5 Reasons to Stop Online Book Shopping and Head to the Bookstore

Rachel Conte

Okay, that may sound a little harsh. Online book shopping is extremely handy when there are books you’re looking to buy on a rainy, indoors kind of day. It also allows you to preorder books to be delivered straight to your door on publication day, and in special cases, order a book signed by the author. Of course, there is the convenience factor of it all, but don’t you ever want to take the more mentally stimulating route and browse the shelves with absolutely no distractions?

1. The book smell

As if your obsession with smelling books wasn’t already weird enough to your friends, impress them with the term ‘bibliosmia,’ meaning the effect of smelling a good book. Bibliophiles love nothing more than the instant high of sticking their nose between some pages because there is no other smell like it. You may have your sided opinions on Barnes and Noble vs. independent local shops, but it’s hard to resist that instant mocha-infused book pages smell as you enter the B&N/Starbucks fusion.

2. Immediately reading your book upon purchasing

If you’re anything like me, then the time between buying a new book and getting home to my reading couch with a designated reading snack is a long, antsy trip. What’s even worse is waiting for shipping and handling to hopefully deliver your book mail by the expected delivery date. So how about none of the above! Buy your book, walk to the nearest quiet coffee shop, and dive right in.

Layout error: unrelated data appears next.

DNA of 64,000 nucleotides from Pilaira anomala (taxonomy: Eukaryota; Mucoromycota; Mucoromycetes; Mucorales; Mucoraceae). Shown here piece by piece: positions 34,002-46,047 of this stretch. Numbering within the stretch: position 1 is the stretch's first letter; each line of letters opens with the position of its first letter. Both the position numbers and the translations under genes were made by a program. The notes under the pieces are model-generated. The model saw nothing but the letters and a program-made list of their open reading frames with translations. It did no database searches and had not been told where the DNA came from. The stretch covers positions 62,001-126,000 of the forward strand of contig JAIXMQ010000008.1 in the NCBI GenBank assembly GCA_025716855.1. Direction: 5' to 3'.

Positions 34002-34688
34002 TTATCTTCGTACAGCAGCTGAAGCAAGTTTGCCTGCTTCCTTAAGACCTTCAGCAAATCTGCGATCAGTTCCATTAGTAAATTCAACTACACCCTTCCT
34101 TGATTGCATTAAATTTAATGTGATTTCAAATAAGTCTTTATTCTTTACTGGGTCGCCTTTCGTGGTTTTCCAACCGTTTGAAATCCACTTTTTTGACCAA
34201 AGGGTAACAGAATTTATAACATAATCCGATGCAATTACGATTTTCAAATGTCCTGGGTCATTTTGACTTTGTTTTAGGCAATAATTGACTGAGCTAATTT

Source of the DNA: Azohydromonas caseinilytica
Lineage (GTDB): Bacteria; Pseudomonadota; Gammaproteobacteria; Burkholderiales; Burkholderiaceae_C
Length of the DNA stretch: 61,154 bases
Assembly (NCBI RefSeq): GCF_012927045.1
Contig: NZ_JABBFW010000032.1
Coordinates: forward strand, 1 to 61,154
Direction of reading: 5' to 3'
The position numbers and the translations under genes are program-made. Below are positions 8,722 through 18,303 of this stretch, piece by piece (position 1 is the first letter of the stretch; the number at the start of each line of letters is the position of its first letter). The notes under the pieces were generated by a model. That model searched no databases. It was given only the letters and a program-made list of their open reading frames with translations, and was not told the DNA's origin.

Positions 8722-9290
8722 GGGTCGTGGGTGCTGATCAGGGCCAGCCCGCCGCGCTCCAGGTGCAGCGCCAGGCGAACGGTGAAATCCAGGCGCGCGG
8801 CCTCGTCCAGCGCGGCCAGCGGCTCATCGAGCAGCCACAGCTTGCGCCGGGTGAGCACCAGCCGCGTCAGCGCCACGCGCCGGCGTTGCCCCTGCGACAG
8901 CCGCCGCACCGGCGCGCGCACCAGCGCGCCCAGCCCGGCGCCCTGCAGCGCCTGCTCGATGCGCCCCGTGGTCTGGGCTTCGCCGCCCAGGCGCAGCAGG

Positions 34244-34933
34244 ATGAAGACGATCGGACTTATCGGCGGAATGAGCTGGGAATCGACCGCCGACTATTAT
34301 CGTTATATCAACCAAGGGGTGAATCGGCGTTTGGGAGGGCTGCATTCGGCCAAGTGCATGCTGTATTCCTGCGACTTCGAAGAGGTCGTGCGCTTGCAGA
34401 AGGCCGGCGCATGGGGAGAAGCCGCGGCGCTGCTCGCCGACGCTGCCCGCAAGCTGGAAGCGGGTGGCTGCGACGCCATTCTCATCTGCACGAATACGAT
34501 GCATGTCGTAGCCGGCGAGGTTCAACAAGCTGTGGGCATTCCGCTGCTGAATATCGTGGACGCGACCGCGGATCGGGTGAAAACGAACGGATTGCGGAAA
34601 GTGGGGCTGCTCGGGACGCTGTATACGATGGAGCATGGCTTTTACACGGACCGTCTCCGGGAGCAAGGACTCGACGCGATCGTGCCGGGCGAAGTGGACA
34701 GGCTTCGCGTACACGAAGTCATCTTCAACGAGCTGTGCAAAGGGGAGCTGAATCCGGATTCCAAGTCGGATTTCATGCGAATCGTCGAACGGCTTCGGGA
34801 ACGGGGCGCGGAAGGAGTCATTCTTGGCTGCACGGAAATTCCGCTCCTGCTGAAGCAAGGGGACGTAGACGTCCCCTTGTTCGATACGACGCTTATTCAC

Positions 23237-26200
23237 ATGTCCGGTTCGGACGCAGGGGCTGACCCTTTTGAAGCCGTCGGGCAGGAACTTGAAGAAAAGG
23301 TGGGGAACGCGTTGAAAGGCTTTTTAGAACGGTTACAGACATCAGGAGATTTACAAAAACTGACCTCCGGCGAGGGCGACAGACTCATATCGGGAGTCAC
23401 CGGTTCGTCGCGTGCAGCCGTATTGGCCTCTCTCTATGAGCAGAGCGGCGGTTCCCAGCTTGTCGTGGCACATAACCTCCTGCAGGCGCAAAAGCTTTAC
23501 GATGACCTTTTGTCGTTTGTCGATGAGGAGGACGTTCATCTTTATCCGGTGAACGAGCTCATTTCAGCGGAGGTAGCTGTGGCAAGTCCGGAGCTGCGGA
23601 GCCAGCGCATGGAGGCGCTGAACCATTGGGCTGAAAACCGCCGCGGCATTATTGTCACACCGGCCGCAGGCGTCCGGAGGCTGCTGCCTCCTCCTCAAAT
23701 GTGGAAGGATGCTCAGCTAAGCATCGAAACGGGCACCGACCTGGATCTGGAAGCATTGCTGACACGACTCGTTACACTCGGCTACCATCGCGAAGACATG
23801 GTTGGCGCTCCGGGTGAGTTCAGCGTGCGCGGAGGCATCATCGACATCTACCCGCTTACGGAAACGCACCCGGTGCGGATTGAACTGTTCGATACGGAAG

3. Discovering books that aren’t “related to your search”

It’s easy to get comfortable in your safety reading zone. You know what genres you prefer, and your ghosts of books’ past can set a predetermined path for what you’ll look for next. This is especially enforced by Amazon providing a list of all other books related to your search, a.k.a stories with a similar plot but different dialogue. Expand your horizons! Take a walk on the wild side through historical nonfiction, classic literature, YA fiction, or any other genre you’re not familiar with.

4. Meeting other book lovers

It can be tricky starting a conversation with a stranger, especially in New England where southern hospitality isn’t exactly a strong suit. Don’t worry; chances are anyone taking their time browsing a bookstore isn’t there against their will. Asking about the book they’re holding, or throwing out your best literary pun can be the beginning of a beautiful bookworm friendship.

5. Stepping away from technology

You don’t need me to reiterate that you should put the phone away and start soaking up some social skills. There have been enough studies and warnings against spending too much one on one time with a screen. But those are statistics, data, things that can turn your brain off. My style of convincing you to spend an afternoon in a bookstore is solely based on internal serenity. I don’t have statistics or focus groups to prove anything, and my influence can only go as far as a stat in an article. All I can do is promise that if you leave the phone at home to go discover the infinite possible worlds inside a bookstore, you won’t regret it.

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